‘Utes’ Nickname Supported, Ute Tribe and University of Utah Sign MOU
In a time when mascot issues continue to make waves in national news in an attempt to remove their use – most significantly the professional Washington football team and the Cleveland professional baseball team – the University of Utah will continue to be able to use the name “Utes” for its sports teams.
A memorandum of understanding was signed between the Ute Indian Tribe of the Uintah and Ouray Reservation and the university on April 15. Signing the MOU were David Pershing, university president, and Gordon Howell, chairman of the Ute Indian Tribe Business Committee, at an event in Ft. Duchesne, Utah, tribal headquarters.
“The tribe applauds the University’s commitment to respecting the Ute name and culture and to using the name in a manner that accounts for and promotes the interests of the tribe,” said Gordon Howell, chairman of the Ute Indian Tribe Business Committee. “This agreement will do a lot to promote positive educational opportunities for Ute and other American Indian youth and will enhance the positive working relationship between the tribe and the University.”
“The University is honored to be allowed to continue using the Ute name, which the school has done with Ute Tribe support since 1972,” Pershing said in a joint press release following the MOU signing. “We have pledged to do so with the utmost respect, recognizing that the Ute name is at the core of the cultural identity of the tribe and its members. In return, we are working actively with the tribe to promote and support access to higher education among its members.”
The university campus will see an education campaign that will educate the students and fans on the history of the Ute Indian Tribe. Another key will be to communicating standards for appropriate fan behavior. “The campaign aims to promote cultural understanding in order to avoid behaviors and misunderstandings that dishonor the Ute and other American Indian populations,” the release states.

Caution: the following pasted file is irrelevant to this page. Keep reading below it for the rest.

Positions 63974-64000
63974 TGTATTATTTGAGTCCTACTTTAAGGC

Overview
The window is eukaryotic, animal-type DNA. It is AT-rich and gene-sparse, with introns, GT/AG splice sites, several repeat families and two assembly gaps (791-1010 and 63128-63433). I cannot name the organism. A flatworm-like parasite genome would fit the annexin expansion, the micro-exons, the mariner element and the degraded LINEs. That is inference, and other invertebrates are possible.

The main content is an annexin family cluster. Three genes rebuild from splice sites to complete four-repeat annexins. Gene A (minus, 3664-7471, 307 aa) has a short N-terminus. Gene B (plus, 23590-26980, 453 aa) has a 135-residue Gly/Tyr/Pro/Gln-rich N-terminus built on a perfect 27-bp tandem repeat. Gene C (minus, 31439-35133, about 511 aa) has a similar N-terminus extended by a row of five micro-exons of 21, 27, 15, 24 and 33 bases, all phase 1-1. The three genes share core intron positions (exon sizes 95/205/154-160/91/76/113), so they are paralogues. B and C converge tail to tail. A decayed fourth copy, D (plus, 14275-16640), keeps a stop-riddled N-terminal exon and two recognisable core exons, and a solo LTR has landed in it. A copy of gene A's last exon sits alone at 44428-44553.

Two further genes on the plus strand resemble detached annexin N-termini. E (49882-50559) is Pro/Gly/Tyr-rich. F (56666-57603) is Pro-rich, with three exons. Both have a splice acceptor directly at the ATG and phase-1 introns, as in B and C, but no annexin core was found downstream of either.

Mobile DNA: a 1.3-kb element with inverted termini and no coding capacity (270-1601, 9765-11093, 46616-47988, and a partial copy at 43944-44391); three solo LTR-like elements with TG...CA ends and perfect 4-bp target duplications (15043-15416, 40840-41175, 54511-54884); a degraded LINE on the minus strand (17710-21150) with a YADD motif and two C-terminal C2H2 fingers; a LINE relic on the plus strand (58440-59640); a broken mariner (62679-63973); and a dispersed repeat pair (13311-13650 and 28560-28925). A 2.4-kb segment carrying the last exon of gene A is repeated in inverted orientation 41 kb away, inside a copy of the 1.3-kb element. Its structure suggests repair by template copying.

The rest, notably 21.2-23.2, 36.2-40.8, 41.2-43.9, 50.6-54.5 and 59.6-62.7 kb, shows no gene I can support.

“An educated understanding of the tribal Utes – as well as other Native peoples in this region – is fundamental to an informed history of our state,” says Pershing. “From that acknowledgment comes authentic and respectful fan behavior. ‘Go Utes’ is not simply distinctive shorthand for ‘Utah.’ It is a much-loved phrase that at its best recognizes – and values – the richness of Ute Indian history and heritage.”
The MOU is a public document that features some major points as follows:
-- Term is for five years, and will be reviewed annually.
-- The tribe gives the University full support for the University’s use of the Ute name.
-- The University commits to funding scholarships for American Indian students including a permanent scholarship category for Ute Tribal Members.
-- The University will work with the tribe to create enrichment and educational opportunities for tribal youth, with the aim of encouraging, inspiring and supporting them to lead healthy lives and to pursue post-secondary education.
-- The University will appoint, with approval from the Utah Tribal Leaders Council, a special advisor to the president on Native American affairs, who will serve as liaison between tribal leaders and the University.
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